But just as we are beginning to appreciate the possibilities of our water power and electricity we are discovering that we have natural gas in great quantities. Last winter was one of the severest winters we have had for many years and the inhabitants in the progressive town of Havre in the northern part of the state suffered no inconvenience, for they simply lit the gas. No one had to get up in the cold to shovel coal, not even the janitor. The big smelting companies are planning on piping the gas several hundred miles in order to use it in their plants. It is such a new discovery and has been found at such far distant points that one cannot even conjecture as to the possibilities of future development.

But with all these amazing facts, the most wonderful natural resource is the land, just the common land formerly used for grazing. We have thirty million acres. We have as much agricultural land as the state of Iowa or as Illinois. You are familiar with these states as agricultural states. Some day you will have to readjust your attitude toward Montana.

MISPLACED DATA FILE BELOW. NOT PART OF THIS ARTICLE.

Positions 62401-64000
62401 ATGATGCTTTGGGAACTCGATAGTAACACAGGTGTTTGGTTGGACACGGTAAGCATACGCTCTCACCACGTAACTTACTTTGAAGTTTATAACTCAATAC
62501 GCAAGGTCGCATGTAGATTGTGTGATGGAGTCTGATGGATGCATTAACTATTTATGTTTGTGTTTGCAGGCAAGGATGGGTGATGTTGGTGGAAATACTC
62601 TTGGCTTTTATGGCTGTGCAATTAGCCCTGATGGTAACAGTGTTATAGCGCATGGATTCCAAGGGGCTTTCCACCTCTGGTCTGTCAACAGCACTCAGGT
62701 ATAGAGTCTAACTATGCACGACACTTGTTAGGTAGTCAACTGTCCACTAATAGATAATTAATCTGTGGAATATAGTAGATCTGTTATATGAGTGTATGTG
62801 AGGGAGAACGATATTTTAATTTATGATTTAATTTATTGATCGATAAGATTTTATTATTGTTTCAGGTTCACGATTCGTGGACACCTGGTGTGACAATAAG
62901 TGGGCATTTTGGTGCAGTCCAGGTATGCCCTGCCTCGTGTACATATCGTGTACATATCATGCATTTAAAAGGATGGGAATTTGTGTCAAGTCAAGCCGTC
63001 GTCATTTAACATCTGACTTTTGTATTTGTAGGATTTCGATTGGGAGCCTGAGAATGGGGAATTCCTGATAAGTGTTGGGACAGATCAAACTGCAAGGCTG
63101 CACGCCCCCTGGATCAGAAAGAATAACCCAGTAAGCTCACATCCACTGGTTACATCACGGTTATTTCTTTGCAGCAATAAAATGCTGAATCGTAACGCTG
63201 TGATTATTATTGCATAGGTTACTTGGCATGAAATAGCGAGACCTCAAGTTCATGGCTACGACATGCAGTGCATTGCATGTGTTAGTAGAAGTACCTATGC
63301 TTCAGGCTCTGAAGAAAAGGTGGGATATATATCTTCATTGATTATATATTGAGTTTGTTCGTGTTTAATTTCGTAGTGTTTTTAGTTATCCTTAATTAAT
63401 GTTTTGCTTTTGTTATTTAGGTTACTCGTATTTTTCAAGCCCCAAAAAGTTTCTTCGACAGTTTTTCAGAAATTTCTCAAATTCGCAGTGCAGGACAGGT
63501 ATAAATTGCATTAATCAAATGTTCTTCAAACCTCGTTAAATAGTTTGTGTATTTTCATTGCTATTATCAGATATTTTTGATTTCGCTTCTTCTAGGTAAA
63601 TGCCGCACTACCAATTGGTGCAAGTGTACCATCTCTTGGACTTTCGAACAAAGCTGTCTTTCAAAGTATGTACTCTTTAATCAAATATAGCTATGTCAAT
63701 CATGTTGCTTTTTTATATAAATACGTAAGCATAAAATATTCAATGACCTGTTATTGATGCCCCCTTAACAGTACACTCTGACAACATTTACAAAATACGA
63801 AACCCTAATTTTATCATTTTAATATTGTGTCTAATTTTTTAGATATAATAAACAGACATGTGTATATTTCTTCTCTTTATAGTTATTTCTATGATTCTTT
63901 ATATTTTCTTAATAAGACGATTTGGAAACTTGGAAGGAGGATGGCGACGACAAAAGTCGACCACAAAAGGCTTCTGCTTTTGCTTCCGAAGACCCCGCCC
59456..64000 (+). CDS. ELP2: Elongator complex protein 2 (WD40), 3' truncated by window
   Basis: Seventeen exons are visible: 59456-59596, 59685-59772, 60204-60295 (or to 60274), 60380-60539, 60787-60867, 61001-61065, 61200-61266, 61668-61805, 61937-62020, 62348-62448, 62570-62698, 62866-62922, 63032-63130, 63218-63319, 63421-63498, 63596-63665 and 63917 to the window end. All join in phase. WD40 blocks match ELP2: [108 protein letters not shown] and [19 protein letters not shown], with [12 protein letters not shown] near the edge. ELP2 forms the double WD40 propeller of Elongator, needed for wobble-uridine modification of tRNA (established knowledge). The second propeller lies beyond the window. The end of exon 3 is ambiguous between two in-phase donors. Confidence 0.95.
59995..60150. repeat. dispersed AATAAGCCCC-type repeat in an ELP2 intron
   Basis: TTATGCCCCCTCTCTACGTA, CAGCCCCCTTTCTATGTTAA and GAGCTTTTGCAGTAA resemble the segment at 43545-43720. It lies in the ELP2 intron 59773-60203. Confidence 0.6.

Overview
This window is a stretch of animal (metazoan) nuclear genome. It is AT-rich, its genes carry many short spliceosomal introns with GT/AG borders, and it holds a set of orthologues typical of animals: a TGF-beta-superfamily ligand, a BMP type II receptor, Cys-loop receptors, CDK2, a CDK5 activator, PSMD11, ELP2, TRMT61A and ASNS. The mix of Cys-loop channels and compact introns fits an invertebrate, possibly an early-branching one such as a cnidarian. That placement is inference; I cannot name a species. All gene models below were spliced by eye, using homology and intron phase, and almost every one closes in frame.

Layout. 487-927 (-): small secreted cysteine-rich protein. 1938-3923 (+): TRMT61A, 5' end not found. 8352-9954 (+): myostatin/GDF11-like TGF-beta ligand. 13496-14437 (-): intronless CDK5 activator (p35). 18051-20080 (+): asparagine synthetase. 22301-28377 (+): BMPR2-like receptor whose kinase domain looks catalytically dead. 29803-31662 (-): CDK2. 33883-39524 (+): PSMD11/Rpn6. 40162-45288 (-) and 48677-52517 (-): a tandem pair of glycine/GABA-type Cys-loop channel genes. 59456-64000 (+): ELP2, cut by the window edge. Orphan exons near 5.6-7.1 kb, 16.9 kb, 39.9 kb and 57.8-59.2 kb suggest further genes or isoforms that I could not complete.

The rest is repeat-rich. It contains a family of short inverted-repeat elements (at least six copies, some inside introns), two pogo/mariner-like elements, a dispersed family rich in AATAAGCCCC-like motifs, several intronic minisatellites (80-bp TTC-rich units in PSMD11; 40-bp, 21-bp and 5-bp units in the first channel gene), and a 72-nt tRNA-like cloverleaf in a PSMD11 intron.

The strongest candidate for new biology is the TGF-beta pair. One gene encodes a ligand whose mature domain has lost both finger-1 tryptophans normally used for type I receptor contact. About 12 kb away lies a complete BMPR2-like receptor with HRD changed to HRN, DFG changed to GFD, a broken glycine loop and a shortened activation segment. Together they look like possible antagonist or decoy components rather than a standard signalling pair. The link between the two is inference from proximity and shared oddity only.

Within the last ten years, the rancher to whom so much dramatic interest has attracted has passed and the farmer is the one who is producing the food that helps to feed the world. Last year Montana produced enough wheat to make eighteen loaves of bread for every man, woman and child in the United States — thirty-three million, eight hundred thousand bushels. Our per-acre value of wheat is equal to that of Minnesota and South Dakota put together. The per-acre value of corn, oats, rye and barley easily leads in the United States and Montana has won the world’s prize for the quality of her flax.

Pat Carney at Sappington furnished the Northern Pacific Railway with the Big Baked Potato idea and also with the big potato. Recent government reports show that Montana farmers grow almost one and a half times as many bushels of potatoes to the acre as the average farmer in the United States.